AMES, Iowa — Iowa Learning Farms (ILF) will sponsor a strip-tillage and cover crop management field day at the Ann Smeltzer Charitable Trust Farm, south of Otho in Webster County, on Wednesday, July 20, from 6-8 p.m. The field day is free, includes a complimentary dinner and the public is invited to attend.
The field day will focus on strip-tillage and cover crop management. Attendees can view in-field demonstrations of mole knife and dual-coulter style strip-till equipment and discuss strip-till management with Gary and Dave Nelson. The Nelson father and son team manage the Smeltzer Farm row crop acres as part of their family farm operation. Strip-tillage marries the best aspects of conventional tillage with the benefits of no-till. Before planting (fall post-harvest, or spring pre-plant) a strip-tillage implement creates strips of tilled soil. Surface residue is left undisturbed between the tilled strips. Corn or soybeans are planted into the tilled soil strips, which warm and dry faster than the rest of the field. This practice offers better water infiltration, improved soil structure, and potential for reduced fuel, machinery and other crop input costs.
Other field day speakers include Sarah Carlson, research and policy director with Practical Farmers of Iowa, who will discuss fall-seeded cereal grain cover crop management and will highlight the Smeltzer Farm demonstration site of corn planted into fall 2010 aerial-seeded winter rye cover crop. Laura Christianson, Ph.D. candidate in the Agricultural and Biosystems Engineering department at Iowa State University, will discuss wood chip bioreactors and other techniques to limit nitrate transport to water bodies. A denitrifying bioreactor is one of many soil and water quality-enhancing features of the Smeltzer Farm.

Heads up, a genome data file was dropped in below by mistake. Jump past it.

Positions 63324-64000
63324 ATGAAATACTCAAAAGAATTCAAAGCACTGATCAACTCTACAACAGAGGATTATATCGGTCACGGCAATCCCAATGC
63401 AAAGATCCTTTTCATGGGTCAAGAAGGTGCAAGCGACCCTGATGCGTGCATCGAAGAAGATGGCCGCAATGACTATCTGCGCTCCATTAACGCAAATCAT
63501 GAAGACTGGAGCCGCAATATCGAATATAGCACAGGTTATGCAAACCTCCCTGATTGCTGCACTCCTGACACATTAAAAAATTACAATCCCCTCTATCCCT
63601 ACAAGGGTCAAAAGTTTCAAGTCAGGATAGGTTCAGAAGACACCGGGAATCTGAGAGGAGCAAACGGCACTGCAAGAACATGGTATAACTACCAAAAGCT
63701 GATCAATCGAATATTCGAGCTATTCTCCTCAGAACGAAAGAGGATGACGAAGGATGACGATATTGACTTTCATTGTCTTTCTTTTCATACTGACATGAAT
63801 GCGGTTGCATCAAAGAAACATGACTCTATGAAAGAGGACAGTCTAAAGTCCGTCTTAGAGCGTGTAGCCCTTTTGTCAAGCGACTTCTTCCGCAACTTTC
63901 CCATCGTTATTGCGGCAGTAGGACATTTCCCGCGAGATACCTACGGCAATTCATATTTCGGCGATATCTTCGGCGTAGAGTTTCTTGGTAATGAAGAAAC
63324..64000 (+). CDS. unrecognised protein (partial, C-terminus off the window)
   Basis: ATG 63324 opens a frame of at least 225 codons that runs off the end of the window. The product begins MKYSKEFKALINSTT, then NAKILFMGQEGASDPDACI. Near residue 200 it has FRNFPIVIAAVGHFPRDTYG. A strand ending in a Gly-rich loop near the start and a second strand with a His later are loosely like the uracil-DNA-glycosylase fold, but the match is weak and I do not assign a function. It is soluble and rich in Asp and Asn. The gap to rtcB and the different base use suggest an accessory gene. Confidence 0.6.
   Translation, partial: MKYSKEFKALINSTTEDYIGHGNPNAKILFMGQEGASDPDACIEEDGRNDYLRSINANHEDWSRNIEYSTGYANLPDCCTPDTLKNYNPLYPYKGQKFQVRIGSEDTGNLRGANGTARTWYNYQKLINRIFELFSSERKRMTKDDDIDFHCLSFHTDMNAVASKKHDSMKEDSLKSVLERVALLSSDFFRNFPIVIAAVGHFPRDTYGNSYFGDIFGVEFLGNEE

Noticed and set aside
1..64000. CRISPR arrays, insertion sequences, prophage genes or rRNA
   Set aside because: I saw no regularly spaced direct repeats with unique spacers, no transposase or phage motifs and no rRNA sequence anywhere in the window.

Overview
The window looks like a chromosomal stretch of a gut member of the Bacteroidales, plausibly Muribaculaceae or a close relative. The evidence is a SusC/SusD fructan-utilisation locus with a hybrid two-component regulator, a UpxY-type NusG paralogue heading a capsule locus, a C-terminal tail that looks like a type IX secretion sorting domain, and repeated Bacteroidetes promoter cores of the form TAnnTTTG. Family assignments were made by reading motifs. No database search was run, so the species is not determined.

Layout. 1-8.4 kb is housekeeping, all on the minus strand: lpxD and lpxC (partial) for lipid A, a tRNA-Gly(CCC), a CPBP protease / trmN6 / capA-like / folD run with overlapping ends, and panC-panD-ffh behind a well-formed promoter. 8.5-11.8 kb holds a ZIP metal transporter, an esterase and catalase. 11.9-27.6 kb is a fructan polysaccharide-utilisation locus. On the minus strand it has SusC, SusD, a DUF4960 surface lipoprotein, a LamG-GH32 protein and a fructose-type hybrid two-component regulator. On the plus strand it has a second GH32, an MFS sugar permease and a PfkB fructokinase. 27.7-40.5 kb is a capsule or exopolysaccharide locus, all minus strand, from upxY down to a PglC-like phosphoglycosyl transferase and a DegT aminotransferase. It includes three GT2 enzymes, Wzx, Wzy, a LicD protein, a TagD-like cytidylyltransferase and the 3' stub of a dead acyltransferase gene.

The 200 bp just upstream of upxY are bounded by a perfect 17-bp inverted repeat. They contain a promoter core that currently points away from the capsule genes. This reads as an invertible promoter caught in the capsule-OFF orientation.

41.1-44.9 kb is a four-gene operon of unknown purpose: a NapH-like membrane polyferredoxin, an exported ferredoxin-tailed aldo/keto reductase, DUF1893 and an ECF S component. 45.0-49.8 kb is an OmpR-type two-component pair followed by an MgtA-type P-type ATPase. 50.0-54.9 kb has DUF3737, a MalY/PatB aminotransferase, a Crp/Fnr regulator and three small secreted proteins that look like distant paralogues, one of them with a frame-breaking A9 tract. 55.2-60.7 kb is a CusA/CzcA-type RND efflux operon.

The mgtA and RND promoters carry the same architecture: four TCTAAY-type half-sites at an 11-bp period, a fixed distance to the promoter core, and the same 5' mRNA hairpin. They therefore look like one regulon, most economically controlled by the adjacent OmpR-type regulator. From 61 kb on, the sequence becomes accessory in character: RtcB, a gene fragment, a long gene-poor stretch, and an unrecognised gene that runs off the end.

Visitors of all ages can learn something about Iowa agriculture at the Smeltzer Farm. Families are encouraged to come to the field day to see the Conservation Station. The Conservation Station’s rainfall simulator shows the effects of rain on several different surface scenarios and subsurface drainage including highly disturbed land, no-till and residue-covered surfaces, buffers and permeable pavement. The learning lab portion of the Conservation Station includes displays and activities highlighting why soil and water quality are important to everyone. Kids can become members of the “conservation pack” by participating in the Conservation Station activities.
The Smeltzer Farm is a unique experience as it contains examples of almost every conservation practice that can be put in place. The Ann Smeltzer Charitable Trust board oversees the management of the farm and works to develop the farm that Miss Smeltzer envisioned — a learning environment for conservation practices and environmental issues.
Farmers and non-farmers can learn from seeing the row crop demonstration plots, stream bank restoration, waterways and buffers that have been installed on the farm. Webster County Conservation Naturalist Karen Hansen will be at the field day to show families some of the farm features, with the help of Sam Adams, the new Natural Resources Conservation Service District Conservationist for Webster County.
The Smeltzer Trust Farm is located on County Road P59 (Nelson Avenue), 2.5 miles south of Otho, on the east side of the road.